Beloved, I urge you as sojourners and exiles to abstain from the passions of the flesh, which wage war against your soul. Keep your conduct among the Gentiles honorable, so that when they speak against you as evildoers, they may see your good deeds and glorify God on the day of visitation.
* * *
[T]his is a gracious thing, when, mindful of God, one endures sorrows while suffering unjustly. For what credit is it if, when you sin and are beaten for it, you endure? But if when you do good and suffer for it you endure, this is a gracious thing in the sight of God. For to this you have been called, because Christ also suffered for you, leaving you an example, so that you might follow in his steps.
* * *
Humble yourselves, therefore, under the mighty hand of God so that at the proper time he may exalt you, casting all your anxieties on him, because he cares for you.
Notes on the Scripture
Overview of the New Testament: The Epistles
15. First Epistle of Peter (1 Peter)
The epistle titled 1 Peter, unfortunately obscured by its placement behind the massive Hebrews and the Pauline epistles, is a different animal from anything preceding it. Peter was foremost among the apostles, the head of Christ’s church by designation of Christ himself (Matthew 16:15-19), and the premier witness to the events of Christ’s life. He was not an educated man, but his zeal, wisdom and humility were unequalled. As a result, he employed the services of better-educated men to help him write: first Mark (for his gospel) and then an even better writer named Silvanus or Silas, for his epistles. (Both are mentioned in this epistle.)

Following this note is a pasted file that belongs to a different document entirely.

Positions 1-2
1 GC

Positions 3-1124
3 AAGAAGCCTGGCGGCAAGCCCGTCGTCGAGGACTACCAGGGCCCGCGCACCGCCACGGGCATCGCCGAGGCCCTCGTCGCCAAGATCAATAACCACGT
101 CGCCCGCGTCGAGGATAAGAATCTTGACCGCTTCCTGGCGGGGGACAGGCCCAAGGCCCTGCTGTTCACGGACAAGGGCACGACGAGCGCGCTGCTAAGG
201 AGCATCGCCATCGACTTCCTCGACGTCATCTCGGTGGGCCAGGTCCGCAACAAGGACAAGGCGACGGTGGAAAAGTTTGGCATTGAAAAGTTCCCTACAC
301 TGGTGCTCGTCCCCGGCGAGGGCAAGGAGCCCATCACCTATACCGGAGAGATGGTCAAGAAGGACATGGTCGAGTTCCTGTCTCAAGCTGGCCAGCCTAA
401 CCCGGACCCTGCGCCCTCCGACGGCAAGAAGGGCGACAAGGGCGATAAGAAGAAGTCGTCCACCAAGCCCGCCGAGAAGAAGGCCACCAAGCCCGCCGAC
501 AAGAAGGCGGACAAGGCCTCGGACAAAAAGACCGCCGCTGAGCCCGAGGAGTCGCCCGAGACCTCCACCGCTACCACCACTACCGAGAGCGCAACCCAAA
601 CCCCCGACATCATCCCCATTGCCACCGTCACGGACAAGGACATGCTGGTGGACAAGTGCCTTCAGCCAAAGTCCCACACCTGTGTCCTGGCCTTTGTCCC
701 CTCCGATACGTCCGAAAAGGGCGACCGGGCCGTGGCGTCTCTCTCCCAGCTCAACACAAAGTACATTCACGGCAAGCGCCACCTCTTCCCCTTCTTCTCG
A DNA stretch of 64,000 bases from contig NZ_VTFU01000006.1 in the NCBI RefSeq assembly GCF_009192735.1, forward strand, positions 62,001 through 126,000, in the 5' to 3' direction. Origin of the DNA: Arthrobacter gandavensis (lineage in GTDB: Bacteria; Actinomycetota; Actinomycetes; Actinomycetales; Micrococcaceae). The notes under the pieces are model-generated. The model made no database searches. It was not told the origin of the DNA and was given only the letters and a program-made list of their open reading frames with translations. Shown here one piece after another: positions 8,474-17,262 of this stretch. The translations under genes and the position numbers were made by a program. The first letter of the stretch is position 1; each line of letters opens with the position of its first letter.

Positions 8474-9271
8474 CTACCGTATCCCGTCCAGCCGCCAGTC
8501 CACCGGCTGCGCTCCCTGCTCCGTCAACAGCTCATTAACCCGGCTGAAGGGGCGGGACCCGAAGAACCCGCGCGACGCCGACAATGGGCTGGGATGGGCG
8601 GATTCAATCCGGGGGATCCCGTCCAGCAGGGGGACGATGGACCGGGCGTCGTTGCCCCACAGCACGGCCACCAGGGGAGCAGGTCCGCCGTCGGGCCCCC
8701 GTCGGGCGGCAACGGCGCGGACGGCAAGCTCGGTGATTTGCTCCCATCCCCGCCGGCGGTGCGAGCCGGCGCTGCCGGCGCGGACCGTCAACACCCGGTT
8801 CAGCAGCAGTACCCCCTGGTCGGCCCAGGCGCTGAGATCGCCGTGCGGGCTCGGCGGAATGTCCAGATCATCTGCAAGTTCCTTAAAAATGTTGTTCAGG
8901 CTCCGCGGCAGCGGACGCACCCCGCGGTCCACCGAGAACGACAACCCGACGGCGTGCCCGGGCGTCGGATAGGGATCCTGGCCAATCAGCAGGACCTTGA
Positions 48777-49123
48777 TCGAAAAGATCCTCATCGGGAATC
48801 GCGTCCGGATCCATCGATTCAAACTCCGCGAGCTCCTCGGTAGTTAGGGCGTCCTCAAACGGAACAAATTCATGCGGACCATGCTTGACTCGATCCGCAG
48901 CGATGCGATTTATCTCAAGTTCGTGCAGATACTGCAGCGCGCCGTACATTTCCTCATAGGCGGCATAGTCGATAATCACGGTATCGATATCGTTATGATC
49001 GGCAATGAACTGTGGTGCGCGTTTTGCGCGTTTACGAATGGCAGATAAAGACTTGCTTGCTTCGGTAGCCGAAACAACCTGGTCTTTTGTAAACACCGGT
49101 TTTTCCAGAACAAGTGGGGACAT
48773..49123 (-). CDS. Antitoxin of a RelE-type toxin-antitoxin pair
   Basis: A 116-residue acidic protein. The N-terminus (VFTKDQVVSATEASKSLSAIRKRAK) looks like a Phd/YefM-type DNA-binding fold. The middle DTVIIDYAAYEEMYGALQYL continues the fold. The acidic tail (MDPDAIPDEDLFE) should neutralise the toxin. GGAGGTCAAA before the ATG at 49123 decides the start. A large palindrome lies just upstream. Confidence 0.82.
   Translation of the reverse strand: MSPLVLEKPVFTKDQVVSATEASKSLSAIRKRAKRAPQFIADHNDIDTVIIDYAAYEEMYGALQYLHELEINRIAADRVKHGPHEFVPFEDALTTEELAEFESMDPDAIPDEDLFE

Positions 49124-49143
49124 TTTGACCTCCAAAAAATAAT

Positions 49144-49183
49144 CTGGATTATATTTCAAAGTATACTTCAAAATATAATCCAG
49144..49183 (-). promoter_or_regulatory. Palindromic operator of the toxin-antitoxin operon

Peter’s first epistle has no equal for clarity, brevity, authority, and inspiration to the modern Christian. One can simply read it, two thousand years later. Part of the reason for its direct application to any modern Christian is that it was meant as a written summary of Christian faith to “the dispersion” — those people who did not have direct access to teaching by one of the apostles. This is why it speaks so directly to us: we are in the same position as the people to whom it was written. We are, in effect, the intended audience.
Peter begins by describing the situation of a Christian living in the church age. We are heirs to the kingdom of God by the grace of Christ, saved by faith in a man we have never seen.
He then tells us how we should, therefore, behave: with respect for all, in obedience to civil authority (when it does not conflict with God’s ordinances) and to those who lead us in our personal lives. Those who lead must be respectful and loving, rather than proud and domineering, leading by example. Love for one another, humility, and obedience to God are key themes in the letter. We constitute royal priesthood whose purpose is to live so that others might see the power of God in our conduct.
This ties in with another primary theme in 1 Peter: how we are to understand suffering in this time, to help us persevere when we suffer in the name of Christ. We emulate Christ, showing our holiness by enduring tribulation without complaint or retaliation.